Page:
The present invention contemplates the manufacture and use of articles for delivery of active ingredients where the active is released to the environment by some mode of action involving a Rate of Release of active through a physical property of the matrix. The Rate of Release is defined as the rate at which the matrix is dissipated or releases active ingredient through the mode of release for that particular article. Typically, articles as contemplated release active ingredient through the mechanisms of abrasion, diffusion, melting or dissolution. Examples of articles and their primary mode of release include candles, which release active ingredients entrained within their matrix by melting, and urinal blocks, which release their active ingredient by dissolution. Toilet tank fragrance or cleaner dispensers may release active either through dissolution or diffusion. Crayons may release active ingredients (such as fragrance or any other active ingredient to be applied to a surface or to the surronding environment) through abrasion. Gel or solid air fresheners generally diffuse the active ingredent through the matrix. Solid stick topical application devices such as lip balm may dispense fragrance, flavorants or medicaments to the user either by abrasion or diffusion. Bath beads and aromatherapy agents are typically placed in hot or warm water and allowed to dissolve or melt. Other such delivery devices will now be apparent to the artisan.
Matrix materials are selected based on their physical properties at ambient temperature and under conditions of use. Both the first matrix and the second matrix materials may be selected from the same class of materials generally, except that the second matrix has physical properties that enable the final product to be manufactured without homogeneous mixing of the first matrix and the second matrix. Thus, the first and second matrix materials are selected such that they will maintain phase separation to provide discrete regions of the respective matrices. Typically the mode of mixing the matrices utilizes heating the first matrix to the melting point and mixing in the second fragrance-containing matrix. In this manufacturing technique, the melting point of the second fragrance-containing matrix must be higher than the effective manufacturing temperature of the final article.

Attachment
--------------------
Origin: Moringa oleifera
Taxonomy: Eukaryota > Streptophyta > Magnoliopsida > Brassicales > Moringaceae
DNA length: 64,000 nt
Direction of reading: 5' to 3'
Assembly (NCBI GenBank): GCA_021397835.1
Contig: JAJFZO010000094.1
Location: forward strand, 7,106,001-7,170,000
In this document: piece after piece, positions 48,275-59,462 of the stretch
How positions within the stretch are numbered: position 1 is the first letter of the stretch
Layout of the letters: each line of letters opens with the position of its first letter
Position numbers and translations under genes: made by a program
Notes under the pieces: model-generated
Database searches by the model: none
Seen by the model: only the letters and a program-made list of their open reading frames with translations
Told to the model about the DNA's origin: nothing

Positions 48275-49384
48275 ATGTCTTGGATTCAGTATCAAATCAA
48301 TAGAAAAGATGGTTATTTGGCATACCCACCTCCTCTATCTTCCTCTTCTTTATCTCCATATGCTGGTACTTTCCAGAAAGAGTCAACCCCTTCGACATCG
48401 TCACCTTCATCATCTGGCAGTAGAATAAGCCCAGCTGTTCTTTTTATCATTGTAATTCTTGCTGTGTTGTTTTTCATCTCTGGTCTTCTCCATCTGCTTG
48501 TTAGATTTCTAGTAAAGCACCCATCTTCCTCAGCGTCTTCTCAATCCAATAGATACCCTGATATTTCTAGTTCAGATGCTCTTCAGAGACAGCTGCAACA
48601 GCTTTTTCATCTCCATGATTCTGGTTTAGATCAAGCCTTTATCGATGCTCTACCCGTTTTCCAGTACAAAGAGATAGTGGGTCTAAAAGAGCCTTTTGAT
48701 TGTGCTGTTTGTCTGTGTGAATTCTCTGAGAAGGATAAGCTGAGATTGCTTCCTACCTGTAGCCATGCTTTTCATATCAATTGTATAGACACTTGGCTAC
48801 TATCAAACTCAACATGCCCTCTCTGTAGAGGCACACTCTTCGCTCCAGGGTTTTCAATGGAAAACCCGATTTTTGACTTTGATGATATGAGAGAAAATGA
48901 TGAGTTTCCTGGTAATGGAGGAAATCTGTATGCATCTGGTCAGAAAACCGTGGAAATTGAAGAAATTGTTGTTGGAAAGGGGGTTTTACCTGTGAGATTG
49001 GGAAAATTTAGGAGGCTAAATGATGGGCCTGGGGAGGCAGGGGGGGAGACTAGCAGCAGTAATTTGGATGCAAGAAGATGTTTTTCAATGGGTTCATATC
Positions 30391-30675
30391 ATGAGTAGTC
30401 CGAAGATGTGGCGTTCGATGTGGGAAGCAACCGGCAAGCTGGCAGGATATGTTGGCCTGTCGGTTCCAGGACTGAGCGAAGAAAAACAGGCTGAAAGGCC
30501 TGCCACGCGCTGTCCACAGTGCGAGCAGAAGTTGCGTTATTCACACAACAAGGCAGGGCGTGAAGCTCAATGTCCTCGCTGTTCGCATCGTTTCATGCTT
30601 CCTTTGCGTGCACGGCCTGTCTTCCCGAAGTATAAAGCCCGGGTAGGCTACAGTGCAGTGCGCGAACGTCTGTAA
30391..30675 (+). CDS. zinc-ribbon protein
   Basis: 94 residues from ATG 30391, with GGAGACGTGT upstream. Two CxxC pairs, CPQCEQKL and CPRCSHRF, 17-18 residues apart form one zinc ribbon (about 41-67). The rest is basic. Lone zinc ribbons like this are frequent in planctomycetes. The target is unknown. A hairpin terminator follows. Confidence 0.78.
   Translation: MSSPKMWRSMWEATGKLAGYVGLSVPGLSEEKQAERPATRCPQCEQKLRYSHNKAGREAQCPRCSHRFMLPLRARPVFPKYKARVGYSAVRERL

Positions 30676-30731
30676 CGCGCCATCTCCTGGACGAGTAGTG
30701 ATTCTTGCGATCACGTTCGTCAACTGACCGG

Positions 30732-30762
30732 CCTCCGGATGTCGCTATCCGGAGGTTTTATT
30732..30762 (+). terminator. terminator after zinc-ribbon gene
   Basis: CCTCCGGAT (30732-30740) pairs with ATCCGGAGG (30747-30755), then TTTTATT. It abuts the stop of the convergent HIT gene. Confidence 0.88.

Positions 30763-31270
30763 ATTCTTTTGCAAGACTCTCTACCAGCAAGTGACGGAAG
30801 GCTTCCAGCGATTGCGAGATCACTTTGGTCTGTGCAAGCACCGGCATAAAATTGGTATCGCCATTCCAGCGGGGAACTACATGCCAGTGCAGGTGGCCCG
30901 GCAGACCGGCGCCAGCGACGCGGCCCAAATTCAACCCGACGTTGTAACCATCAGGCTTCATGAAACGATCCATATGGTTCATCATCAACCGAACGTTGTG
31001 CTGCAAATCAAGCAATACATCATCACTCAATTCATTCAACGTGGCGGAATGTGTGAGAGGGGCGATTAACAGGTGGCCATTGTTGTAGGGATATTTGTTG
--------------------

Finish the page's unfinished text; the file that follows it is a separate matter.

Preferred matrix materials include various thermoplastic materials and mixtures thereof, such as natural or synthetic fatty alcohols, fatty acids, fatty esters and waxes or blends thereof Natural waxes include the vegetable waxes such as carnauba, cauassu, candelilla, raffia, palm, esparto, sugar cane and cotton waxes; animal waxes such as beeswax, ghedda, chinese insect, shellac, spermaceti and lanolin waxes; and mineral wax such as paraffin, microcrystalline, ozokerite, montan and syncera waxes. Synthetic and modified waxes useful as matrix materials include the Carbowaxes, Abril waxes, Armid and Armowaxes (Armour & Co.) and Chlorax chlorinated paraffin wax (Watford Chemical Co.). It will be appreciated that waxes are a mixture of various components, and that each type of wax is itself available in a number of different grades.
Other thermoplastic materials are useful as matrix materials, including polyethylenes such as Polywax™ from Petrolite, Inc., polypropylenes, polyesters, polyvinyl chlorides, tristarch acetates, polyethylene oxides, polypropylene oxides, polyvinylidene chloride or fluoride, polyvinyl alcohols, polyvinyl acetates, polyacrylates, polymethacrylates, vinyl functional polymers, urethanes, polycarbonates and polylactones or blends thereof.
Particularly preferred matrix materials carnuba wax, yellow beeswax, white beeswax, paraffin and linear or branched polyethylenes or blends thereof.
Most preferably, the matricies are selected such that they are solids at about 40° C.
As noted above, the second matrix comprises a thermoplastic material which additionally comprises one or more active ingredients. The second matrix is a discrete phase of small bodies of an average size in longest dimension between about 0.05 microns to about 5 mm. Preferred small bodies have an average size in longest dimension between about 4 and 200 microns. More preferably, the small bodies have an average size in longest dimension between about 40 and 150 microns, and most preferably, between about 80-120 microns. Larger discrete phases deliver much more volume of active ingredient per phase, and therefore are preferred for the present invention.
The second matrix may, for example, be essentially the same material as the first matrix, with the physical properties enhanced by incorporation of an additive that interacts physically or chemically with the material of the second matrix. An example of an additive to be incorporated into certain waxes in particular, for example carnauba wax, is polyethylene. While not being limited by theory, it is believed that such polymer additives act as a bridge or web to reinforce the particle as it cools. Preferably additives are provided to the matrix material in up to 5% of the matrix material.